# StateMachine

While State has a way to allow the client programmer to change the implementation, StateMachine imposes a structure to automatically change the implementation from one object to the next. The current implementation represents the state that a system is in, and the system behaves differently from one state to the next (because it uses State). Basically, this is a "state machine" using objects.

The code that moves the system from one state to the next is often a Template Method, as seen in the following framework for a basic state machine.

Each state can be run( ) to perform its behavior, and (in this design) you can also pass it an "input" object so it can tell you what new state to move to based on that "input". The key distinction between this design and the next is that here, each State object decides what other states it can move to, based on the "input", whereas in the subsequent design all of the state transitions are held in a single table. Another way to put it is that here, each State object has its own little State table, and in the subsequent design there is a single master state transition table for the whole system:

# stateMachine/State.py
# A State has an operation, and can be moved
# into the next State given an Input:

class State:
def run(self):
assert 0, "run not implemented"
def next(self, input):
assert 0, "next not implemented"


This class is clearly unnecessary, but it allows us to say that something is a State object in code, and provide a slightly different error message when all the methods are not implemented. We could have gotten basically the same effect by saying:

class State: pass


because we would still get exceptions if run( ) or next( ) were called for a derived type, and they hadn't been implemented.

The StateMachine keeps track of the current state, which is initialized by the constructor. The runAll( ) method takes a list of Input objects. This method not only moves to the next state, but it also calls run( ) for each state object - thus you can see it's an expansion of the idea of the State pattern, since run( ) does something different depending on the state that the system is in:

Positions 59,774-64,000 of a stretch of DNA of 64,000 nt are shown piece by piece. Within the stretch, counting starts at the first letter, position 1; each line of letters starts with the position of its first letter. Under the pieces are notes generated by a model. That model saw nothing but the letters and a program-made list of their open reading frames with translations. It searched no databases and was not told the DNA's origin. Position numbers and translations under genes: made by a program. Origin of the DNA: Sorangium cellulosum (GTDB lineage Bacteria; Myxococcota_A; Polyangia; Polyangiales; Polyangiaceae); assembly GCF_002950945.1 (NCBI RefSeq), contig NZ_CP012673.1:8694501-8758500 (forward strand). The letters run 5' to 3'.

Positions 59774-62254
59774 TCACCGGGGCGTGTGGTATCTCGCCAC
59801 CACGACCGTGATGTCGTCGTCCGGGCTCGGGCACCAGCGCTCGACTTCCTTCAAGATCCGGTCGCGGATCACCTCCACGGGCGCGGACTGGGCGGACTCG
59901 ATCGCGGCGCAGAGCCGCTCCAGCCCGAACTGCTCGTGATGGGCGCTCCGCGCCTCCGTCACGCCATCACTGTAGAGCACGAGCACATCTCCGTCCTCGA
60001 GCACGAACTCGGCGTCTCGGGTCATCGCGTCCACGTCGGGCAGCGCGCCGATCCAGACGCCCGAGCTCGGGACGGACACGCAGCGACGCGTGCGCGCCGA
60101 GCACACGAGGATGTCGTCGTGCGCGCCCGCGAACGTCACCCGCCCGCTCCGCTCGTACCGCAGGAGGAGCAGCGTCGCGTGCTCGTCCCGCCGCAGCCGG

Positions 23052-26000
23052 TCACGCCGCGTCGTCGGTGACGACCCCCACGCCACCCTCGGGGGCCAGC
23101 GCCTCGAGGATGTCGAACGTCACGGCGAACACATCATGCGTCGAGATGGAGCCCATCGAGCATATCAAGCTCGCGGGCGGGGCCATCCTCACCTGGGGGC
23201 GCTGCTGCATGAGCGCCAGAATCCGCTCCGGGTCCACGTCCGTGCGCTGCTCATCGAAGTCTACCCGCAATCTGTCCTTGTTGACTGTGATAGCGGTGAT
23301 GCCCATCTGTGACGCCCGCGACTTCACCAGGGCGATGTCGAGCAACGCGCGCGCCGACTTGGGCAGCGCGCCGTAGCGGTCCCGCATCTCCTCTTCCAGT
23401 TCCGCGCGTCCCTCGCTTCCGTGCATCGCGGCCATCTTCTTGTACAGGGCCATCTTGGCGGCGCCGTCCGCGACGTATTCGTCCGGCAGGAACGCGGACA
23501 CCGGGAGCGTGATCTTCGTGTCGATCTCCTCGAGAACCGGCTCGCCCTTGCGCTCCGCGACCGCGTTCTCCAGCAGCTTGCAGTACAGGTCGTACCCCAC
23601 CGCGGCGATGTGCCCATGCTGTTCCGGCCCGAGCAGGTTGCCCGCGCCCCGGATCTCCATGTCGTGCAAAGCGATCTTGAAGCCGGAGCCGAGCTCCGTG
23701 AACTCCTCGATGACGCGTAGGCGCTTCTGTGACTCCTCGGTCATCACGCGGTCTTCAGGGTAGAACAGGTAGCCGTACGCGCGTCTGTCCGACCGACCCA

# stateMachine/StateMachine.py
# Takes a list of Inputs to move from State to
# State using a template method.

class StateMachine:
def __init__(self, initialState):
self.currentState = initialState
self.currentState.run()
# Template method:
def runAll(self, inputs):
for i in inputs:
print(i)
self.currentState = self.currentState.next(i)
self.currentState.run()


I've also treated runAll( ) as a template method. This is typical, but certainly not required - you could concievably want to override it, but typically the behavior change will occur in State's run( ) instead.

At this point the basic framework for this style of StateMachine (where each state decides the next states) is complete. As an example, I'll use a fancy mousetrap that can move through several states in the process of trapping a mouse [1]. The mouse classes and information are stored in the mouse package, including a class representing all the possible moves that a mouse can make, which will be the inputs to the state machine:

# stateMachine/mouse/MouseAction.py

class MouseAction:
def __init__(self, action):
self.action = action
def __str__(self): return self.action
def __cmp__(self, other):
return cmp(self.action, other.action)
# Necessary when __cmp__ or __eq__ is defined
# in order to make this class usable as a
# dictionary key:
def __hash__(self):
return hash(self.action)

# Static fields; an enumeration of instances:
MouseAction.appears = MouseAction("mouse appears")
MouseAction.runsAway = MouseAction("mouse runs away")
MouseAction.enters = MouseAction("mouse enters trap")